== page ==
rpl writes:
I wonder then if one lesson that you learned is that perhaps we tend to be happier when we work only just enough to get the things we need (saving up occasionally for things we really want)?
The most important lesson on this subject that you can learn is that such choices are deeply personal, and not everybody will make them the same way you do.
What this means is that many people feel they need to work hard and climb a ladder and (usually) try to earn a lot, whether they actually desire a lot of money or not.
People work hard and climb a ladder for a lot of reasons. The hardest working people I know, the ones who arguably have a problem with work-life balance, do it because they enjoy the status and prestige associated with having climbed the ladder. I'm sure they enjoy the money, but it's not their primary consideration.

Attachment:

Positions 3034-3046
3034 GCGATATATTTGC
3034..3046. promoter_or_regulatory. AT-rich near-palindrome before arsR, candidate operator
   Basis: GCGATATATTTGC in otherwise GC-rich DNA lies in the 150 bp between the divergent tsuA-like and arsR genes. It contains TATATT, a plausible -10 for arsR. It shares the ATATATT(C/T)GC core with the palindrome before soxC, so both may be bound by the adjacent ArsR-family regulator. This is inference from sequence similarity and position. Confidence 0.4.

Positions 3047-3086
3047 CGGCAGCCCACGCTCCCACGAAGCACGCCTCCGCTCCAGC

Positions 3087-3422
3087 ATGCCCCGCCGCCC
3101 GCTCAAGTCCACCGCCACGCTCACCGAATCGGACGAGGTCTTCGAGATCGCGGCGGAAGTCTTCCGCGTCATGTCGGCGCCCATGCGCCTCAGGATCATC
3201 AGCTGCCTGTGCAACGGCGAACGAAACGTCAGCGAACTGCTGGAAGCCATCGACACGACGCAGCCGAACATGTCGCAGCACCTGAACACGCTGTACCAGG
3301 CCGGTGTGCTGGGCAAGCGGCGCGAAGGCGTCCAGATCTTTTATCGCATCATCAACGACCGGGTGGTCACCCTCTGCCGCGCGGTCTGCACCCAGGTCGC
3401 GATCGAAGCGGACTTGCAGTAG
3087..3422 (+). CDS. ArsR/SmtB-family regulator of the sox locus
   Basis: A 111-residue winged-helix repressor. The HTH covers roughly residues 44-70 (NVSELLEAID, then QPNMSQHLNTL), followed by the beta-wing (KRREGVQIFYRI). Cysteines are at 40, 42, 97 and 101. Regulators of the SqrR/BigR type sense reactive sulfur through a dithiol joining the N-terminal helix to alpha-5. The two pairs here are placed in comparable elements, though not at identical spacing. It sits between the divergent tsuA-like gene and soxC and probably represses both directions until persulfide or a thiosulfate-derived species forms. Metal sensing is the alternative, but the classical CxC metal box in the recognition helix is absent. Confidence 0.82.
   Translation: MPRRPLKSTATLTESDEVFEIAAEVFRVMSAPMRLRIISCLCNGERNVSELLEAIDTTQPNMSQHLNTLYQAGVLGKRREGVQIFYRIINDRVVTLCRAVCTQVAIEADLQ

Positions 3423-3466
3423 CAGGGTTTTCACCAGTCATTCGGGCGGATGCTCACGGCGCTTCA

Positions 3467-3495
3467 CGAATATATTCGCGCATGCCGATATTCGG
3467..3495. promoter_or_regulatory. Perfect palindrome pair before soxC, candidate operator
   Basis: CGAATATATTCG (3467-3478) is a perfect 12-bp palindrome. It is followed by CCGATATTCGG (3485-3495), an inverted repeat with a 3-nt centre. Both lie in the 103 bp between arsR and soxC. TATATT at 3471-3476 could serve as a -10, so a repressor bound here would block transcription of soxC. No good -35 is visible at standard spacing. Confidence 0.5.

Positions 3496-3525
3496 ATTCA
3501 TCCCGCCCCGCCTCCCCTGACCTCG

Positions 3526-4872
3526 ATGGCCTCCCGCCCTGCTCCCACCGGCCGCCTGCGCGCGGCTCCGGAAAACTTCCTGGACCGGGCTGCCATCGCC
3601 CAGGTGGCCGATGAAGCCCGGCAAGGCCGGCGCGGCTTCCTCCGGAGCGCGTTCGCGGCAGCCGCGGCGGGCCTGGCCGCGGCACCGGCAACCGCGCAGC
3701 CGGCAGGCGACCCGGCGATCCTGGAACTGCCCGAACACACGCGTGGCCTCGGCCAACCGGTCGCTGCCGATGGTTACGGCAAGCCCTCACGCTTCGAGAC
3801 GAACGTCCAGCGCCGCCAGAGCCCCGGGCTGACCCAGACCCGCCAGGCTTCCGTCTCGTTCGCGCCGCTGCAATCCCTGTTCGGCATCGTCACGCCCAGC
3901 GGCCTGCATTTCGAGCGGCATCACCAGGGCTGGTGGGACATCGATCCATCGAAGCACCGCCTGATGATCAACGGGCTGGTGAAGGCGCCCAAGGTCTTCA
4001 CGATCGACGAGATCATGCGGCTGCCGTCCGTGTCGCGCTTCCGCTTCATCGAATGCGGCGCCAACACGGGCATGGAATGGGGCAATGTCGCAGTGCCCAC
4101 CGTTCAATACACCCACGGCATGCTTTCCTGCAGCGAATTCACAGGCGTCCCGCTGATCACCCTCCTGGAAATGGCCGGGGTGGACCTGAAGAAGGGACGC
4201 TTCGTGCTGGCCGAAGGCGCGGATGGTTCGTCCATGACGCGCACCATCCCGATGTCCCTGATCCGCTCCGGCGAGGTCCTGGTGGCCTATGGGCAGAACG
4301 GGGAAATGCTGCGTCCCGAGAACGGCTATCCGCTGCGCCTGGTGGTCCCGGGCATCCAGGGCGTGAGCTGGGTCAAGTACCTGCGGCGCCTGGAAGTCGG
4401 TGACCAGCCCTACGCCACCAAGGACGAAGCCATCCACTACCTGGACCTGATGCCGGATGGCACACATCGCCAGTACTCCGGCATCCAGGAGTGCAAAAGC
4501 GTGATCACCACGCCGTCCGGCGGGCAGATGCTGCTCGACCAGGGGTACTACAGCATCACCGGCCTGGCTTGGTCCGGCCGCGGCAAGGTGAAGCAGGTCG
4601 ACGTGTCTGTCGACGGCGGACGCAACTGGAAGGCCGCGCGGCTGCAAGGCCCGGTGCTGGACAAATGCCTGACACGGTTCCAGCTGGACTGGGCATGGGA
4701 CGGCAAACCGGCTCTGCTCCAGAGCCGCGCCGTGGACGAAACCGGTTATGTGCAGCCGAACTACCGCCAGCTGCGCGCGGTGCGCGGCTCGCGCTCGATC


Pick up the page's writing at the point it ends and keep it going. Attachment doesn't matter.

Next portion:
Seriously, liberty, stop judging. People sometimes make bad choices that end up making them unhappy, but it doesn't happen as often as you seem to think. More often, they just have different values than you do. Tend your garden, and let other people worry about how best to tend theirs.

Peter St. Onge writes:

I've never understood why child informal labor is fondly remembered and celebrated, while formal labor is one of the evils of our age. Lemonade stands, newspaper routes, helping out at the family store are (rightly) celebrated, but once you're a formal employee this is evil?

I presume it's union propaganda, but many seem to have internalized the distinction between fond informal labor and evil formal.

liberty writes:

rpl -